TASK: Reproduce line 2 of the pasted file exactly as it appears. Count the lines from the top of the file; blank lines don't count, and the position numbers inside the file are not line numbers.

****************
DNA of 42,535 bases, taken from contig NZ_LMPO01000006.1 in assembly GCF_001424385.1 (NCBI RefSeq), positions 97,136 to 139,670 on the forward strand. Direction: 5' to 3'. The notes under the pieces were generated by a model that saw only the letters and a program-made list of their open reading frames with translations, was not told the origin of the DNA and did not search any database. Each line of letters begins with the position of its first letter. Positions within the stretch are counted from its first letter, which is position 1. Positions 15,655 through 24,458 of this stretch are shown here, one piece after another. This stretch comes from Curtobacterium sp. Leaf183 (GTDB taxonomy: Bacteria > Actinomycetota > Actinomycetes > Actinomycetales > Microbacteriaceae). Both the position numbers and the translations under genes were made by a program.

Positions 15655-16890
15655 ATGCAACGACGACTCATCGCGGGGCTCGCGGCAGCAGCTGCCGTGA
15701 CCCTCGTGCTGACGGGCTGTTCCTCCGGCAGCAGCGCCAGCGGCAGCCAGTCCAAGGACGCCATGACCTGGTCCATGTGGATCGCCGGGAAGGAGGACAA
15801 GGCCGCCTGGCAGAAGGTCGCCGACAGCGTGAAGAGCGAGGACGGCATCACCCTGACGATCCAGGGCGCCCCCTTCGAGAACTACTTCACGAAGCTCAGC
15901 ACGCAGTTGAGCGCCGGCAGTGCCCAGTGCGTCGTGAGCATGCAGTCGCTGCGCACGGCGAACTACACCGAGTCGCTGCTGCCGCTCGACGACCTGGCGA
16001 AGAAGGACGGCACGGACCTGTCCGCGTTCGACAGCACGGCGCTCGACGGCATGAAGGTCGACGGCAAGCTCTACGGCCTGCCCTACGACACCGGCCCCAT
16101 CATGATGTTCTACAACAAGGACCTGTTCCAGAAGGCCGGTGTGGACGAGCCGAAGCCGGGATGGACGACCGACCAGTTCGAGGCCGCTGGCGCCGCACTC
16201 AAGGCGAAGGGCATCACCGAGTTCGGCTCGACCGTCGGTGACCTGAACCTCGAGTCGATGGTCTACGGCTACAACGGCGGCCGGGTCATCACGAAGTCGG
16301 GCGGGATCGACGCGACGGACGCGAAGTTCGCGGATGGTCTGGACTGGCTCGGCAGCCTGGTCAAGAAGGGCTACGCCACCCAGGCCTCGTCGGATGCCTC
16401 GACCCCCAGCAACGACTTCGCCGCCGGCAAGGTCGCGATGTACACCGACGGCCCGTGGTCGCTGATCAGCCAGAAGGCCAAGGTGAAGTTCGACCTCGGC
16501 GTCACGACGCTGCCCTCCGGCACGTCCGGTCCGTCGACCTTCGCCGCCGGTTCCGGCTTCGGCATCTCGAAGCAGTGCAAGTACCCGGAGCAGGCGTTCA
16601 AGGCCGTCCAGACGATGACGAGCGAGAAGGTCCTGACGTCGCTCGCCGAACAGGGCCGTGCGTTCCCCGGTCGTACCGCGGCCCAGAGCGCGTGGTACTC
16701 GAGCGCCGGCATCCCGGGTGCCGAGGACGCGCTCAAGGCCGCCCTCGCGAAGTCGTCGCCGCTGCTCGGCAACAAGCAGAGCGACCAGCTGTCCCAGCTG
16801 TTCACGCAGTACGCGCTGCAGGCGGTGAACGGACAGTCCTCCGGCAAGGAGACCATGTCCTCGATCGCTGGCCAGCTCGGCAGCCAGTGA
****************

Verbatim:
Positions 15655-16890